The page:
Next week my company takes off for our annual Summer Recess, which you know is is official because we capitalize it.
A lot of people I know aren’t taking lots of time off this year, some of them saying they don’t want to celebrate this Independence Day. It feels like a year of shame and sadness and embarrassment for America. I feel that, too.
But in another sense, I have a hard time feeling quite that way, surrounded as I am by so many good friends, such a loving family and, pretty much every single workday since New Year’s, the most noble, faithful, diligent, generous, sensible people in the whole world: my colleagues, Benjamine Knight and Mike King (and our essential adjunct, Sharon McIntosh).
Whatever subfecal nonsense is breaking on CNN or trending on Twitter, my family, friends and colleagues are my America, and I pledge allegiance to them as they have shown it toward me. And that counts our customers too, the speechwriters and executive communication pros who spend their hearts’ blood encouraging and articulating the better angels of the nature of each and every leader they serve—the institutional leaders who in the temporary absence of coherent or broadly respected national leadership, are carrying their bit of this country forward, company by company, charity by charity, school by school.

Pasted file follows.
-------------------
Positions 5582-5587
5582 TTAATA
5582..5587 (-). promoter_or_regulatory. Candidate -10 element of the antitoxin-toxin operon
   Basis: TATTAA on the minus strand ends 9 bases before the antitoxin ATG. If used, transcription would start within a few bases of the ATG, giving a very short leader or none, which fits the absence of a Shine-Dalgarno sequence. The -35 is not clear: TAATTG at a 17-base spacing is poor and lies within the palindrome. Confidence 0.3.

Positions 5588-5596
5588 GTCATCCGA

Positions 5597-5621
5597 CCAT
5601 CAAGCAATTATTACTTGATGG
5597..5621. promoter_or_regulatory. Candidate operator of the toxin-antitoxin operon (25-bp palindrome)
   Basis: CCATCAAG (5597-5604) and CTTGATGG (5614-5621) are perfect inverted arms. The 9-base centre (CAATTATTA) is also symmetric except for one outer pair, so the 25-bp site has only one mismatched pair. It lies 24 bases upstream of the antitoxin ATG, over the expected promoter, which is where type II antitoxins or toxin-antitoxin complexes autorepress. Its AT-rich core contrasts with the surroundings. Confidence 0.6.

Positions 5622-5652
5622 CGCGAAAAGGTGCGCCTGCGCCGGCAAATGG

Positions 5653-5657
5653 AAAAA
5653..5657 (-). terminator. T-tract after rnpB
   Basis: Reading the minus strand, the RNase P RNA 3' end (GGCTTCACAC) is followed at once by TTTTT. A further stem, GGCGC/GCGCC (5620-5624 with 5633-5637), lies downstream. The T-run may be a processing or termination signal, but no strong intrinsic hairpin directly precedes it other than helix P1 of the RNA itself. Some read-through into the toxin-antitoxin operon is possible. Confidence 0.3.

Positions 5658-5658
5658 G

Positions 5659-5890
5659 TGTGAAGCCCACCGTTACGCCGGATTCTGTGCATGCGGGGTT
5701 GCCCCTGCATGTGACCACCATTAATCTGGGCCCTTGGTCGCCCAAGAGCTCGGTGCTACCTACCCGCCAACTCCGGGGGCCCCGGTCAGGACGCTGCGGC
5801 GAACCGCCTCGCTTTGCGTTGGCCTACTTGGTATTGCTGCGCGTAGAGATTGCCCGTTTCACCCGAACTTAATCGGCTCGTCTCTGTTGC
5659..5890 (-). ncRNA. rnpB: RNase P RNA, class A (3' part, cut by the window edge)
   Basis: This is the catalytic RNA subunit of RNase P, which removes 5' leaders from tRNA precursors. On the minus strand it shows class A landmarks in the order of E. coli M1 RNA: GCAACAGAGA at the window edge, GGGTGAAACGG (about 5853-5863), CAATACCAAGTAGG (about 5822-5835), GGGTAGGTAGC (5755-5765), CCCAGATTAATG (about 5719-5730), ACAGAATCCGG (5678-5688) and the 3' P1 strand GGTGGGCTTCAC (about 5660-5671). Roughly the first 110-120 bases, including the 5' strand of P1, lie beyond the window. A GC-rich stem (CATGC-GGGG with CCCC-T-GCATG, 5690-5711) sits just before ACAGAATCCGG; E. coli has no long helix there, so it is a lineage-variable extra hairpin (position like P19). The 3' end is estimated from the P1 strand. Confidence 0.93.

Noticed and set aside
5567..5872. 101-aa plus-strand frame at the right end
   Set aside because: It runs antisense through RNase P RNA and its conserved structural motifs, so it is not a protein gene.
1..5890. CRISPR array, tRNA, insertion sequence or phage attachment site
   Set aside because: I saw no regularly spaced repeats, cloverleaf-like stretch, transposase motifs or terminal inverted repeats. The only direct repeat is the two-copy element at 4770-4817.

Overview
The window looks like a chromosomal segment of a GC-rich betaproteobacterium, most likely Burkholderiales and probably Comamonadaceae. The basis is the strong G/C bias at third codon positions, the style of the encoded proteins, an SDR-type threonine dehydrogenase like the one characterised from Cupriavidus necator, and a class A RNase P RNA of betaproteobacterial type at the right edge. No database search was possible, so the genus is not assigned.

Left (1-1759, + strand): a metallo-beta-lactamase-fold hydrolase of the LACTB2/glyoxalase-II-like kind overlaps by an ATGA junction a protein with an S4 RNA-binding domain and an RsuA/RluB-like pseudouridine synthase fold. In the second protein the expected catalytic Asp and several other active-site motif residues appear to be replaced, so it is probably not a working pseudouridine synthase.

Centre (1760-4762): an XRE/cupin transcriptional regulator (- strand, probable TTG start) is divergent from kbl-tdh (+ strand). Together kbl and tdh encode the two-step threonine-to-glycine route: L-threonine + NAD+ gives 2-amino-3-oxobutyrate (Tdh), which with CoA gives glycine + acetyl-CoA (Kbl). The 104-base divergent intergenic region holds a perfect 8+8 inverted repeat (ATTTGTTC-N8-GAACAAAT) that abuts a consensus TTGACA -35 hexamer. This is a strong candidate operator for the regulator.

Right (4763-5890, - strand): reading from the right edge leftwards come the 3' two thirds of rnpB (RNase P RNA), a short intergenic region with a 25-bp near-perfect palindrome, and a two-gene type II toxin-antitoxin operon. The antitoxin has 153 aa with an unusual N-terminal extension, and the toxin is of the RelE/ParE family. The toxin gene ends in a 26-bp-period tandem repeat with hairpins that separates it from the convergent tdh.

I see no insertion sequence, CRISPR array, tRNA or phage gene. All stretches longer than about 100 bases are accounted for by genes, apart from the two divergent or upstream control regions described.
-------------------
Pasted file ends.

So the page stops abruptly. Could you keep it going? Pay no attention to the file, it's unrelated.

On Christmas Eve, 1941, Franklin Roosevelt and Winston Churchill were together in Washington a few weeks after the United States had entered World War II and with no idea how long the war would last. During the Christmas tree lighting ceremony, both men gave speeches asking rhetorically how it could be all right to enjoy a holiday with people fighting desperately around the world.
As Roosevelt asked, “How can we put the world aside, as men and women put the world aside in peaceful years to rejoice in the birth of Christ? These are inevitable questions. … And even as we ask these questions, we know the answer. There is another preparation being demanded of this nation beyond and beside the preparation of weapons and materials of war. There is demanded also of us the preparation of our hearts, the arming of our hearts. And when we make ready our hearts for the labor, and the suffering and the ultimate victory which lie ahead, then we observe Christmas Day, with all of its manners, and all of its meaning, as we should.”
And that’s how I hope all good Americans will spend this Fourth of July. And I believe all Americans have good Americans living inside them somewhere—people who as my late father, the man who taught me to love this country and whose memory will never let me hate it—believed would respond “logically to logic, lovingly to love, and honestly to truth.”
So you won’t hear from us this weekend and you won’t hear from us next week. But you’ll hear from all of us, beginning in mid-July and all the surely rocky way through Christmas 2020 when, just maybe, we’ll be able to envision the ultimate victory which must lie ahead.